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Maryland Passes Bill to Increase Access to Home Birth Midwives

Posted by Midwives Alliance on May 18th, 2015

Maryland Midwifery Supporters

(Photo Credit: AIMM)

Becomes 29th state to license and legalize Certified Professional Midwives

Baltimore, MD: On May 12th Maryland's Governor Hogan signed a bill that will license and legalize Certified Professional Midwives, specialists in out-of-hospital birth. The bill is the result of a growing movement of women and families that are calling for greater access to midwifery care at home and in birth centers. Maryland is now the 29th state to license Certified Professional Midwives (CPMs), recognizing the increased need for out-of-hospital care providers in the U.S.

The rate of out-of-hospital birth increased nationwide by almost 60% between 2004 and 2012, according to CDC data. Despite the growing demand, ongoing restrictions on midwifery care options limit the ability of families to decide where, how and with whom to give birth. With the passage of this bill, Maryland joins other states in beginning to open up greater reproductive choice during pregnancy and birth.

Alexa Richardson, President of the Association of Independent Midwives of Maryland (AIMM) which has been working to pass Maryland's bill, says that "Midwifery care at home marks a dramatic departure from the hospital birth experience. In spite of the barriers, more and more women are choosing to birth in settings that offer low rates of intervention and greater autonomy during birth."

The bill, sponsored by Delegate Ariana Kelly and State Senator Mac Middleton, set specific standards for professional education, scope and transfer, and allows for increased collaboration by midwives with physicians, hospitals, and other healthcare providers. Advocates say the new law will now facilitate safer and more transparent care for women and families who choose home birth.

However, Maryland still has work to do to ensure safety and access for all women and families during the birthing process. Out-of-hospital birth is still not covered by most medical insurance plans and remains too costly for many who desire this kind of care. Additionally, women desiring home births who have had previous cesareans are barred from Certified Professional Midwife care under the new law.

The advocacy groups in Maryland will pursue further legislation to ensure access to out-of-hospital birthing care to those with previous cesareans and for families who cannot pay out of pocket for health care.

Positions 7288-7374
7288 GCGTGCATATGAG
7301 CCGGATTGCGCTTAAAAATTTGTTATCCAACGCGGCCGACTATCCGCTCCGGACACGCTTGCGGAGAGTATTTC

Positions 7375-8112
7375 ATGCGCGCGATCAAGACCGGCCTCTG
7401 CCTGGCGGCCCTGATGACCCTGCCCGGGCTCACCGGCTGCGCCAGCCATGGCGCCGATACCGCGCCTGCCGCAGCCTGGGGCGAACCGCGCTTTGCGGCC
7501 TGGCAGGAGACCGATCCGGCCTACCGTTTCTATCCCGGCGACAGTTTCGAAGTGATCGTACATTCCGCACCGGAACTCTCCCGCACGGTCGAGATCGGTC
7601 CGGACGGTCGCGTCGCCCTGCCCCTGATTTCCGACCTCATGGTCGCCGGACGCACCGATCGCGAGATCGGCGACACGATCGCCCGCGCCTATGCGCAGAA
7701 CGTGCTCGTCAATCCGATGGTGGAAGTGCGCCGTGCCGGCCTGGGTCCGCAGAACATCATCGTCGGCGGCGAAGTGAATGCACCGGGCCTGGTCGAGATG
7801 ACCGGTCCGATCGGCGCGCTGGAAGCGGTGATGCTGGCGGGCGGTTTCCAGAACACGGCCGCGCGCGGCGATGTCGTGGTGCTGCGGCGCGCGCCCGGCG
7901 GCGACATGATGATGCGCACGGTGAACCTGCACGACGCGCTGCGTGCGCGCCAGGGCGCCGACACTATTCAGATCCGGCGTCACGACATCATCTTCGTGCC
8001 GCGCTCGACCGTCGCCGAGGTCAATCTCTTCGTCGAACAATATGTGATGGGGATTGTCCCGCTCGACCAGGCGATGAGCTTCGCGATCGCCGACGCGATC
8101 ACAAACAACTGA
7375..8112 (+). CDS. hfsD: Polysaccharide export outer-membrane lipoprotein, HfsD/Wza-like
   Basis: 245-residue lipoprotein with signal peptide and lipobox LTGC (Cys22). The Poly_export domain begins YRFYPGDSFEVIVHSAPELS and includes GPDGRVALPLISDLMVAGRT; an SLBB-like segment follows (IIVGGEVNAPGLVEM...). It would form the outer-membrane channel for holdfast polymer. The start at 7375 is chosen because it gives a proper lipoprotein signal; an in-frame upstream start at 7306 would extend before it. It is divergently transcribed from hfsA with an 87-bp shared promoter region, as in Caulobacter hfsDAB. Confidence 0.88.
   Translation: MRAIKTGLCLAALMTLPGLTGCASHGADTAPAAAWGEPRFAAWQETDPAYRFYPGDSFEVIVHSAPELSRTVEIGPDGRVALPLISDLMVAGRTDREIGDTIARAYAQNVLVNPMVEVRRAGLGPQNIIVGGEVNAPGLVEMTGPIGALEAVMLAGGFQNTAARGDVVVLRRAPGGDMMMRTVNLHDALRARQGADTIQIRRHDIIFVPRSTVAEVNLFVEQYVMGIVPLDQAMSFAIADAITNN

What Is a Poster Presentation?

Posted by Midwives Alliance on May 18th, 2015


Please consider sharing your area of expertise or a research project that would be of interest to midwives and others involved in birth with MANA conference attendees by submitting a poster!

The Midwives Alliance welcomes submissions of research posters from students and professional researchers. Here's what we mean when we talk about "poster presentations." A poster is created by someone with information to share—for example, preliminary or final results from a research project, a review of best practices for a maternal-child health issue, a history of an outreach project or initiative, or a summary of the evidence on a particular clinical intervention. Posters are usually big! Standard size is 4 feet wide by 3 feet tall. We provide tips and guidelines for making your poster. Posters often look like this:

From the University of Wisconsin-Madison’s Department of Kinesiology; poster by Sarah Delany

Posters are displayed at the conference for attendees to peruse at their leisure, but the conference schedule will also include a time when poster authors are asked to be by their posters to answer questions and interact with readers. That's the "presentation" part of the conference's poster track, and can be a great time to share your enthusiasm and expertise, gain support for an initiative, or get feedback on your project.

Here's a picture of what a poster-presentation session can look like (at a chemistry conference):

From the University of Virginia's Department of Chemistry

If you have a project or information you would like to share, consider submitting a poster to this year's conference. And as of 2014, the Midwives Alliance gives awards for the best poster presentation in each of two categories: student/apprentice poster and graduate/professional researcher poster. Having a poster accepted for presentation is a form of publication. The presenter can add this honor to their CV. See below for details of how to submit.